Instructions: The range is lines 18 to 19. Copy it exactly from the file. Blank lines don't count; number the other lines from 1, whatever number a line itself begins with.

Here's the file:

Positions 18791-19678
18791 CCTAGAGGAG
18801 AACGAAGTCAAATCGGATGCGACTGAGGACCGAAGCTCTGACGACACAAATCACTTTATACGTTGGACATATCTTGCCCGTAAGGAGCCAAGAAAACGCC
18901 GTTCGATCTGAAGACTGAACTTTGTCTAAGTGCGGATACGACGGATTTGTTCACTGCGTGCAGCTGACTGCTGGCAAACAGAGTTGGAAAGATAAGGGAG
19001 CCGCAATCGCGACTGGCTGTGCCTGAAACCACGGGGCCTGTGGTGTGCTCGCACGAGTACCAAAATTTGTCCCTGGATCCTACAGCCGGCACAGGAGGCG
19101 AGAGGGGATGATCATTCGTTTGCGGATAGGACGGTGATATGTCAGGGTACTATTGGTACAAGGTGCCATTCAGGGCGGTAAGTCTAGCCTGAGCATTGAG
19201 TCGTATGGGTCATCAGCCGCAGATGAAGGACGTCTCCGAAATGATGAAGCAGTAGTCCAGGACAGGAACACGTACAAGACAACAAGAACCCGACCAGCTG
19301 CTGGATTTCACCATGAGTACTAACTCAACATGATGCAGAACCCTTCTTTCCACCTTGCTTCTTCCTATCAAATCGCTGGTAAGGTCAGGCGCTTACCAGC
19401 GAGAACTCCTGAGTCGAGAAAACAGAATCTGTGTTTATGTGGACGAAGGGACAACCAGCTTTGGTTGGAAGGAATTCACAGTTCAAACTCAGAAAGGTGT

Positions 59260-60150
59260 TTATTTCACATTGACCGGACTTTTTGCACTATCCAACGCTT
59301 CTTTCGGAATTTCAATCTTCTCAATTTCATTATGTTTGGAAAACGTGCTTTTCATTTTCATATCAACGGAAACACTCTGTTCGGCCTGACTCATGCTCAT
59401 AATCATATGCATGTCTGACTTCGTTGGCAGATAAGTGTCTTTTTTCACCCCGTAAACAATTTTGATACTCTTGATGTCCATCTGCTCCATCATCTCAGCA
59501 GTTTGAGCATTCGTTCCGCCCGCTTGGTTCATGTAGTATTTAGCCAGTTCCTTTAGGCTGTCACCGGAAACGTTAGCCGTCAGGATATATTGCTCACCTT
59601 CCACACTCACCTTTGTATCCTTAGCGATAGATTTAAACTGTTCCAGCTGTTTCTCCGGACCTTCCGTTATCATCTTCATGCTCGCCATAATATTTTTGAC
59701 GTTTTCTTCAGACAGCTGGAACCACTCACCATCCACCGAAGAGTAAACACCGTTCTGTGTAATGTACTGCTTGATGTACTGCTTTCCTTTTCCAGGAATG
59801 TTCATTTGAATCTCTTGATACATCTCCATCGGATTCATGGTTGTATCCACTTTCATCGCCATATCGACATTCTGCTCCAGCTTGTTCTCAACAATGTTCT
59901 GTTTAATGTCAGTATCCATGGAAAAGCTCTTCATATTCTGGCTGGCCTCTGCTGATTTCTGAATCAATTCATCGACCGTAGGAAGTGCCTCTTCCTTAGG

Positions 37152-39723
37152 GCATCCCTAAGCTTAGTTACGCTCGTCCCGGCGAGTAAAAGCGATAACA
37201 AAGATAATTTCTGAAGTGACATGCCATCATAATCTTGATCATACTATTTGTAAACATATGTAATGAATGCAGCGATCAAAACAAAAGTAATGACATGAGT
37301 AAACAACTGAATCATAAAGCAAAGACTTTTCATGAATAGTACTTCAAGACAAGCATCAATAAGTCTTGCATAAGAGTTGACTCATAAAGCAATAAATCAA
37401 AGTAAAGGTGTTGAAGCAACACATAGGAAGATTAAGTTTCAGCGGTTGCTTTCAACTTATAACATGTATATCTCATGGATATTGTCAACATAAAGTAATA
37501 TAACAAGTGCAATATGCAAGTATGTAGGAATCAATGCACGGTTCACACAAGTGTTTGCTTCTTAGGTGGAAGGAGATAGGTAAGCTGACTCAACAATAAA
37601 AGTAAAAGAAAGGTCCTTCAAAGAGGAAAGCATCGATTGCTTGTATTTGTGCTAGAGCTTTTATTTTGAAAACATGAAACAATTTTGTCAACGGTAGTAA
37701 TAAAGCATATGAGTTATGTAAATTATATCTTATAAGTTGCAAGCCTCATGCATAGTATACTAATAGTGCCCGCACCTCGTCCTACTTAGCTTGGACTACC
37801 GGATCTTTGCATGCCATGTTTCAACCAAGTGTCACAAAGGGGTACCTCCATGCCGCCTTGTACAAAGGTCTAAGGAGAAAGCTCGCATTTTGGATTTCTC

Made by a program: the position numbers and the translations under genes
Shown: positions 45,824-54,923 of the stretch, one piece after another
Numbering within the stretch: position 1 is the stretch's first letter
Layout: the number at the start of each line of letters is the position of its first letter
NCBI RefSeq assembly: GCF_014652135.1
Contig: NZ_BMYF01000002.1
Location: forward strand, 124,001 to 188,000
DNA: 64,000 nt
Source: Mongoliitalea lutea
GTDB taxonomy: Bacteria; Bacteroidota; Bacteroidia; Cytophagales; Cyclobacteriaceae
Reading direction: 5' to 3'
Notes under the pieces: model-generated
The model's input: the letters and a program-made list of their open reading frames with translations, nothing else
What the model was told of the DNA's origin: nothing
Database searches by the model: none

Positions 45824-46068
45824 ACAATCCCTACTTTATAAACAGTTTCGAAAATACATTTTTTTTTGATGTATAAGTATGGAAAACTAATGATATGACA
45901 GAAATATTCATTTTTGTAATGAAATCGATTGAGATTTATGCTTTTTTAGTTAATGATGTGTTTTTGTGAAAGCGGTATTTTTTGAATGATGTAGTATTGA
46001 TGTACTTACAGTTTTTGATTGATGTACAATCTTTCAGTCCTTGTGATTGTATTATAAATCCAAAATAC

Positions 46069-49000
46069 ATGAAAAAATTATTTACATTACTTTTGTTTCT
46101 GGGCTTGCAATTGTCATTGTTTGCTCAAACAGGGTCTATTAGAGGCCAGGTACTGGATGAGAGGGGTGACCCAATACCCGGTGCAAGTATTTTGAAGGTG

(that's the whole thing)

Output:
59901 GTTTAATGTCAGTATCCATGGAAAAGCTCTTCATATTCTGGCTGGCCTCTGCTGATTTCTGAATCAATTCATCGACCGTAGGAAGTGCCTCTTCCTTAGG

Positions 37152-39723